Has Google 'taken over' from Apple on Wall Street?
Search giant's shares soar as Apple's sour, despite warm words from Warren Buffett
SHARES in Apple plunged to a 12-month low yesterday while Google's hit an all-time high, leading analysts to suggest the internet search giant is Wall Street's new favourite tech company. At Monday's close, Apple's market capitalisation stood below $400 billion, while Google's was $267 billion.
Google's shares have risen by 15 per cent since the start of 2013, as investors transfer their affections from the iPhone to Google's Android operating system. Analyst Eric Kuby told CNBC he believed "Google has kind of taken over from Apple", adding: "It seems to be the big momentum stock right now".
Apple's did came as Warren Buffett publicly advised the computer and smartphone company's boss Tim Cook to "ignore" rebel hedge-fund manager David Einhorn, who is pressing the company to return some of its giant $137 billion cash pile to shareholders.
Buffett told CNBC: "The best thing you can do with a business is run it well. And if you run it well, the stock behaves fine over time". But the tycoon's support did not help bump Apple's share price up.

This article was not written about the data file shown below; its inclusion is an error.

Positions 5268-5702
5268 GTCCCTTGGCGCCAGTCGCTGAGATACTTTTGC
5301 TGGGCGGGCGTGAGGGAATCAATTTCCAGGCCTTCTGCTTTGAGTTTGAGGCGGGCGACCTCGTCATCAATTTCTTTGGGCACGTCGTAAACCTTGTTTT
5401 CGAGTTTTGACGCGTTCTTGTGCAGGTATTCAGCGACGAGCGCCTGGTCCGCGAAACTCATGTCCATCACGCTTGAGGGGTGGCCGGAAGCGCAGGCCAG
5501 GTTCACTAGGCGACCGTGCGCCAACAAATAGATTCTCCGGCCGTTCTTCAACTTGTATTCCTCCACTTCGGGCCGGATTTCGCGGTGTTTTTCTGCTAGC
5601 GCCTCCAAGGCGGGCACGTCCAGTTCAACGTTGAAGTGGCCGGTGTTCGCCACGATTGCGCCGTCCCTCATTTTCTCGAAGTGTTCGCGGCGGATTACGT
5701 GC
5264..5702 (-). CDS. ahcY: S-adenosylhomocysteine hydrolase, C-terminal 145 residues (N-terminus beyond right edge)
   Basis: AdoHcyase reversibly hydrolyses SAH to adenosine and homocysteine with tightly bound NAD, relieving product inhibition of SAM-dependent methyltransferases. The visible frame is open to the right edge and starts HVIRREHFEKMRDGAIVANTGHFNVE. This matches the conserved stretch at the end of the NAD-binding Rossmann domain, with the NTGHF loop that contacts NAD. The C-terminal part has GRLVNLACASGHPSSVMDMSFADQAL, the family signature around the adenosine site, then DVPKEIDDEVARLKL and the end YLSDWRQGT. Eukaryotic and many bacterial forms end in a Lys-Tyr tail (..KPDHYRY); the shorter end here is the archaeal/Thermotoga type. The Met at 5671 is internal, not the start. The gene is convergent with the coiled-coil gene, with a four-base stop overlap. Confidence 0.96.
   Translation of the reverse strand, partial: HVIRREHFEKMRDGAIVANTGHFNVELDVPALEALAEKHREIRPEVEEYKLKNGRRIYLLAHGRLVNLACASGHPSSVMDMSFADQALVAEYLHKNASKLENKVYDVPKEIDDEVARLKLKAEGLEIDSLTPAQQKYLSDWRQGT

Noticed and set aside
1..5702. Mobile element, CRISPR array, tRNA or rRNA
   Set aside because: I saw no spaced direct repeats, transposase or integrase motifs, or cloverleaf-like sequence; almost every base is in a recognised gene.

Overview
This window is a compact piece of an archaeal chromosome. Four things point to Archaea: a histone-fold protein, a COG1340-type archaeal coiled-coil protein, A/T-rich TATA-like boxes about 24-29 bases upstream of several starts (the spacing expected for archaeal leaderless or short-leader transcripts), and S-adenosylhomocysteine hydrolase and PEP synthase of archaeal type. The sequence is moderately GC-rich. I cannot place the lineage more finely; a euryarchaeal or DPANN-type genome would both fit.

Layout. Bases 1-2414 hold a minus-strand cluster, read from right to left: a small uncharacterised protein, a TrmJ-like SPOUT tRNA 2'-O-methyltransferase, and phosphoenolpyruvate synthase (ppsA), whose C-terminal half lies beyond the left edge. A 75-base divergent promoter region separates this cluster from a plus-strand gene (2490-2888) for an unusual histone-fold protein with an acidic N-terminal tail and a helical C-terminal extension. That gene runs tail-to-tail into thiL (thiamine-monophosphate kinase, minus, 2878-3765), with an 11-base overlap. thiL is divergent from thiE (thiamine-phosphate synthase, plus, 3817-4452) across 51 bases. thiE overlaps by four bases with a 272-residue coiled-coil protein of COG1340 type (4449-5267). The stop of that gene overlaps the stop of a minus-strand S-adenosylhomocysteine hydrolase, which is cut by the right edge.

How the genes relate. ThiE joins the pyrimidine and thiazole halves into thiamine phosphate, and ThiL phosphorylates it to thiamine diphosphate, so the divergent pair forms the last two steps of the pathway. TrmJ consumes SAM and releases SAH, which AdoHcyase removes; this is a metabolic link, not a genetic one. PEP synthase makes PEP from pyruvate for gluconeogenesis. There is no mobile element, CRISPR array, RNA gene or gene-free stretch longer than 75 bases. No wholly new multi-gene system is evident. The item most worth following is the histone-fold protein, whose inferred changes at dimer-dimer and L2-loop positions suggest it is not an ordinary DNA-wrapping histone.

Analyst Colin Gillis blamed the company's management for the dip, telling the Financial Times: "There's been no news on new products, there's no news on dividends. There's no news, period, from the company".
At Apple's AGM last week Cook acknowledged shareholders' disappointment over the company's sagging share price, telling them: "I don't like it either. The board doesn't like it. The management team doesn't like it."
He said Apple was aware of the competition from smartphones such as Google's Android, adding the firm "don't have our heads stuck in the sand. What we are focused on is the long term". ·